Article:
Tag Archives: Change

Leadership Perspective

“What resides within finds its way out.” MGF

Our experiences – all of them—impact our hearts in profound ways. Whether dancing joys or weighty despair, each uniquely writes a storyline within us that can become the basis for our view of life. Here’s the thing…if the storyline written is the same or even somewhat similar across many experiences, we at some point can take it on as personal truth even when not accurate. Was the experience real? Yes. Is the truth from it accurate? Not necessarily. A brief story may help.

Grace started her new job with cautious excitement. Cautious because for most of her young life of 23 years, those closest to her spoke more of her mistakes and how big they were, more than encouraging her over her innate and unique gifts and strengths. In her heart, she believed that if her family and friends felt this way about her life, what would strangers at a new job feel? She expected more of the same and likely without any filter. So, she began her role waiting for the judgement to come, and even more so from leaders. However, to her bewildering surprise, her supervisor Jenna was different. From the first interaction, Jenna was endearing and encouraging, leaving Grace feeling seen and heard with great value. Over time, her experience at work began challenging the truth she had arrived with, namely, that her life was the sum total of her failures. Instead, she was beginning to believe that her real self was much more beautiful and wonderful, and that others thought so too. Jenna’s impact on Grace was profound all because a leader saw her for who she truly was and then acted on it with her words and actions. Jenna’s perspective became the cause of how she led Grace.

As leaders, we all have these kinds of perspectives which become the basis of our actions. We can say all we want, but the true revealer of what perspectives we hold, especially about our leadership role and intent, always comes out in how we use our role with those we lead. Stripped down to the core, leadership is about leading, and leading is about others. We don’t lead projects. We don’t lead goals. We certainly don’t lead outcomes. We lead people.

The question and answer are ours, every day, with every circumstance and with every person we encounter. What perspective do we want to define ourselves? It begins with first understanding our present perspective. To discover it absolutely requires honest assessment beyond just our own. Asking others frank questions about their experiences with us remains crucial. Use all of it, especially that which reflects failures and mistakes.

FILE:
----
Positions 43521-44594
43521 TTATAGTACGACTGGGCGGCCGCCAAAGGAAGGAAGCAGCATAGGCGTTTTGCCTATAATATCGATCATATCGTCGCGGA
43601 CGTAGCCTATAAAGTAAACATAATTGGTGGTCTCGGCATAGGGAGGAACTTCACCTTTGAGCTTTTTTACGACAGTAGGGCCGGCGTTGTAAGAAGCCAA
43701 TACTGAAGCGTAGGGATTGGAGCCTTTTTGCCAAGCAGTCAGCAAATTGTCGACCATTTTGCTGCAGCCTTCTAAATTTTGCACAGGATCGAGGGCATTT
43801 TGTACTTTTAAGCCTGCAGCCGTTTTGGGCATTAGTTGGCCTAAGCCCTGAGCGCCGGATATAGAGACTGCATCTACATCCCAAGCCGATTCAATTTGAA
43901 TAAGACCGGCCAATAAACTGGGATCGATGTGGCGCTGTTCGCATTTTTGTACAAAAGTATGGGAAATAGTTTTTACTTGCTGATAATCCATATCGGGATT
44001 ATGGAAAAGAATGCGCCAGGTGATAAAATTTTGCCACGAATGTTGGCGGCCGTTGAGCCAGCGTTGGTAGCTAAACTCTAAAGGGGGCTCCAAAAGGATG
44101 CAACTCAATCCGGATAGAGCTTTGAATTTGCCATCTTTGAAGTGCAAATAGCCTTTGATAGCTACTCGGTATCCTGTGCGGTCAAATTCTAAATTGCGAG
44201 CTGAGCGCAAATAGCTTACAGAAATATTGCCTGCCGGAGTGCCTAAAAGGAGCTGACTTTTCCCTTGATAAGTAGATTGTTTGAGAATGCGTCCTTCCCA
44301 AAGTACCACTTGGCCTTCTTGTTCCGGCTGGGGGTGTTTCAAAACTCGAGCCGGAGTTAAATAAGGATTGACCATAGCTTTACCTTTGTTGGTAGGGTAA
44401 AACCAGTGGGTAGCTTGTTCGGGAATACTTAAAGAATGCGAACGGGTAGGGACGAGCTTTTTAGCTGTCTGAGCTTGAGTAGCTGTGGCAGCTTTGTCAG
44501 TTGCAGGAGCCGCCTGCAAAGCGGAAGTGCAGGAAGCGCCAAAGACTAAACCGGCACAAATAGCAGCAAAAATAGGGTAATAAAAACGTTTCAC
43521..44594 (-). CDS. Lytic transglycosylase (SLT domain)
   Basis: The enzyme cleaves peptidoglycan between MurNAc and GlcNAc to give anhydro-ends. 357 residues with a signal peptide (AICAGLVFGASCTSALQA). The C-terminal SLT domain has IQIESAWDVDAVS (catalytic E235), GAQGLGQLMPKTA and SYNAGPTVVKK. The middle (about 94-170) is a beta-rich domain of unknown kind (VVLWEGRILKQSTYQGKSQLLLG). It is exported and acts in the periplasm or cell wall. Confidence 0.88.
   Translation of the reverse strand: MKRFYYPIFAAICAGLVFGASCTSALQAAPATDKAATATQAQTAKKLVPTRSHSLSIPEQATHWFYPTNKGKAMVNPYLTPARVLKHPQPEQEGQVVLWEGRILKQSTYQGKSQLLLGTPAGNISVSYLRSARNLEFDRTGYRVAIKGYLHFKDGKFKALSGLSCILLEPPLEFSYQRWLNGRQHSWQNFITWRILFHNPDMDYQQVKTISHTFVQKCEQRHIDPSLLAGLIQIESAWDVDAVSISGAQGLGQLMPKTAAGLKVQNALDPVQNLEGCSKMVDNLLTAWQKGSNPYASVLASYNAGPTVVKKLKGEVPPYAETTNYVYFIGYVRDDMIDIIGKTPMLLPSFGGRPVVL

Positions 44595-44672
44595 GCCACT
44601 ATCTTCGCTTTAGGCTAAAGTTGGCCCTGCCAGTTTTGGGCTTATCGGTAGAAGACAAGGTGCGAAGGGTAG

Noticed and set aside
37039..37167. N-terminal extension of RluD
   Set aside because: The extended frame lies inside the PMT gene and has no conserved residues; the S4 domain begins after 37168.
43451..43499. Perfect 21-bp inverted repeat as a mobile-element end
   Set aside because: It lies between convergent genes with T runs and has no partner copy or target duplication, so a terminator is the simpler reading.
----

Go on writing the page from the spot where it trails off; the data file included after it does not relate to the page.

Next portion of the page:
Once we have some honest clarity of our present perspective, where do we want to go from here? Remember, if we want to change, we must first believe something different and then do something different. Action without a heart change will be short-lived. We live from our internal world that we value.

As a leader, we can focus our energy, attention and power on drawing out the real truth of others despite their experiences. That’s the honor we have before us. But to do that and do it consistently means that we understand our own value and worth of how we matter. Our innate worth and value is more real than all the experiences we have combined. Let’s have that perspective as leaders and help each other believe that as we work together and serve each other.

Honest Character Assessment

Personal character, especially as a leader, will always define the kind of impact we have on those we lead. Sound emphatic? Yes. Why? Our personal skills and abilities, the stuff that gets work done, while important, only becomes positive, engaging, and desired when we relate to others with character that builds, supports, encourages, and honors. Put another way, when we put anything else above those we work with – profits, results, success – we leave a deposit in their hearts of mistrust, dishonor, and a devaluing of their own worth. Even worse, when our words and actions don’t connect, the hypocrisy is devastating to relational truth, trust, and connection.